Sermon for April 16, 2023, Second Sunday of Easter

John 20:19-20 (Second Sunday of Easter—Series A)

“Seeing Jesus”

Lutheran Church of Our Redeemer, Enfield CT

April 16, 2023

Grace, mercy, and peace to you from God our Father and from our Lord and Savior, Jesus Christ. Amen.

Our text is from the Gospel lesson recorded in John 20:

19Therefore, being evening of that day, the first day of the week, and the doors locked where the disciples were because of the fear of the Jews, Jesus came and stood among them and said to them, “Peace to you.” 20When He said this, He showed them the hands and the side. Therefore, the disciples were glad when they saw the Lord.

The sacrifice was complete. His blood had been shed; death and hell were suffered as He hung on the cross. Jesus won the forgiveness of sins and eternal life for the whole world. “It is finished.” Salvation is secured; victory over sin, death, and the devil is complete. As undeniable proof that Jesus is the Son of God, that His doctrine is truth, and that God the Father accepted Christ’s sacrifice on the cross for the reconciliation of the world, our Lord rose from the dead. And that’s where we meet up with our Risen Lord in our text.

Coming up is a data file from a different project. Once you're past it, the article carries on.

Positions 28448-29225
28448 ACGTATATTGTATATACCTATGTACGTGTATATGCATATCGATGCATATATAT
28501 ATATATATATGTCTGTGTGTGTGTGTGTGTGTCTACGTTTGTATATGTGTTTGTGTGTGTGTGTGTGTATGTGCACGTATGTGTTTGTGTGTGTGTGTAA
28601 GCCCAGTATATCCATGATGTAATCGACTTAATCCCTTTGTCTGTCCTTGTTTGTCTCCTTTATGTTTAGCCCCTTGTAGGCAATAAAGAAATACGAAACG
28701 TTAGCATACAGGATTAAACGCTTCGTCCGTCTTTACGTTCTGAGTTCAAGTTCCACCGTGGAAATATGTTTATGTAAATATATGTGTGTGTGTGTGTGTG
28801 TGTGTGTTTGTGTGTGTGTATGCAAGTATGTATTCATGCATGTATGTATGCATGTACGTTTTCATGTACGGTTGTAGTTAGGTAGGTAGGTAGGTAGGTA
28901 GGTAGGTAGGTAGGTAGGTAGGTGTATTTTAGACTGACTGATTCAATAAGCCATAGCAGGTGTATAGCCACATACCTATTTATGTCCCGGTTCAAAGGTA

It is Easter evening, the evening of that first day of the week. It’s the very same day that the women had gone to the tomb when the sun had risen and found the stone rolled away and the body of Jesus “not here.” It was the very same day that Jesus showed Himself to Mary Magdalene and the other Mary. Now the wild stories were flying about. The women had seen visions of angels who told them that Jesus was alive. Mary claimed to have touched Him and held Him in worship. But Peter and John hadn’t seen Him. None of the other disciples had either, until that evening when the disciples were hiding in fear behind locked doors to avoid arrest and execution at the hands of the Jews who had crucified Jesus.